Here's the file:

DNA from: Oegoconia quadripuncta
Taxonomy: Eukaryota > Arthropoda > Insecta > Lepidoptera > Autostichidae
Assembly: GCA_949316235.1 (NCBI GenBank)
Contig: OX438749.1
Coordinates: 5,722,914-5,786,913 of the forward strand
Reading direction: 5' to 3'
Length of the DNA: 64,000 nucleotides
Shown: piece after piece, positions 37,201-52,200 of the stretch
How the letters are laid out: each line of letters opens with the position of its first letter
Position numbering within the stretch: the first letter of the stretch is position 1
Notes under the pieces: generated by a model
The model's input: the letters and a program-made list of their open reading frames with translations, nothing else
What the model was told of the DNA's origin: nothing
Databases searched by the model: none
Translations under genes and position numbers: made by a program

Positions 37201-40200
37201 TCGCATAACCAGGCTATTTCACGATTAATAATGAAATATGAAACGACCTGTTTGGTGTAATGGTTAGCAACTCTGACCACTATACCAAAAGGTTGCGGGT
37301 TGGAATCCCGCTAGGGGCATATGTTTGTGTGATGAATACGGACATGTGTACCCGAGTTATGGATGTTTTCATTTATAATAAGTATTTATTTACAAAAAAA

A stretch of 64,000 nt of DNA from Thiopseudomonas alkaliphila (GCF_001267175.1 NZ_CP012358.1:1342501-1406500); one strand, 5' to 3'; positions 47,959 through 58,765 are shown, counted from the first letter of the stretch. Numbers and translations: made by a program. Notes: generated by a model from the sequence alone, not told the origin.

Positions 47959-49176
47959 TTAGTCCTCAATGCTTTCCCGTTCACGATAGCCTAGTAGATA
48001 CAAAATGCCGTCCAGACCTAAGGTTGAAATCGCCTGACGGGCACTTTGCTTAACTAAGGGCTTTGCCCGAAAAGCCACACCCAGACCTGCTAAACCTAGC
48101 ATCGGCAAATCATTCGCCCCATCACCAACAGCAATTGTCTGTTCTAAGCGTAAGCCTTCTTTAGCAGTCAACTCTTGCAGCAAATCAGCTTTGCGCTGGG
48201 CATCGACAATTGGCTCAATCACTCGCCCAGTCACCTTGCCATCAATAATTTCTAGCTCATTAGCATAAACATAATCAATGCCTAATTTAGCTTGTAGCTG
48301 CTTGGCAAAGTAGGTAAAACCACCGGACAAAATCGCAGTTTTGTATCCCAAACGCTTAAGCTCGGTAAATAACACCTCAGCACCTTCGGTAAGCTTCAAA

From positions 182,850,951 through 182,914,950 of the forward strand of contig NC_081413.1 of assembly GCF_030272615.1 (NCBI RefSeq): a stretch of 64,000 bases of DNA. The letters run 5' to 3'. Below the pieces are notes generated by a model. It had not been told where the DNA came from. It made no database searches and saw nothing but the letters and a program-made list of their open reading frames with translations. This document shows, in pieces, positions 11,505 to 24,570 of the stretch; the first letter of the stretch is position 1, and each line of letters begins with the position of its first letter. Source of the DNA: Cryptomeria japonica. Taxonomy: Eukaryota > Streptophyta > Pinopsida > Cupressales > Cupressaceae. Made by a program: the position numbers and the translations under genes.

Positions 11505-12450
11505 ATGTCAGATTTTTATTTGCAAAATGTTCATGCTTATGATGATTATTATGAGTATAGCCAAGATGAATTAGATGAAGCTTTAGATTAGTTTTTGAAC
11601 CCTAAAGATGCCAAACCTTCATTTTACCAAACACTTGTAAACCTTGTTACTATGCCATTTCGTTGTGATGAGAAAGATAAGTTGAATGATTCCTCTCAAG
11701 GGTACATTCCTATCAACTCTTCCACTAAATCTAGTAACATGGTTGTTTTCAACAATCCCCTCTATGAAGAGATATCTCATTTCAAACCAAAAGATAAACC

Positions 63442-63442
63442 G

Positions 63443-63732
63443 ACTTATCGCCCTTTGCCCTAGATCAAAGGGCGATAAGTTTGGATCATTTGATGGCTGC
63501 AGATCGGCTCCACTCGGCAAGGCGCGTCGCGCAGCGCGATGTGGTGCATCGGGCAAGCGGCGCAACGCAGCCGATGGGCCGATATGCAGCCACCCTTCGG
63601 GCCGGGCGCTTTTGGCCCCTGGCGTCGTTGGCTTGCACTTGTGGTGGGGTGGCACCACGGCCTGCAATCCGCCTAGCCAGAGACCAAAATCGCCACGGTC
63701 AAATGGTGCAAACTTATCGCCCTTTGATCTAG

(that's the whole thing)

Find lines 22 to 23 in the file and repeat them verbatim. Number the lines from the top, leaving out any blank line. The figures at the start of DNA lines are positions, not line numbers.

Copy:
48001 CAAAATGCCGTCCAGACCTAAGGTTGAAATCGCCTGACGGGCACTTTGCTTAACTAAGGGCTTTGCCCGAAAAGCCACACCCAGACCTGCTAAACCTAGC
48101 ATCGGCAAATCATTCGCCCCATCACCAACAGCAATTGTCTGTTCTAAGCGTAAGCCTTCTTTAGCAGTCAACTCTTGCAGCAAATCAGCTTTGCGCTGGG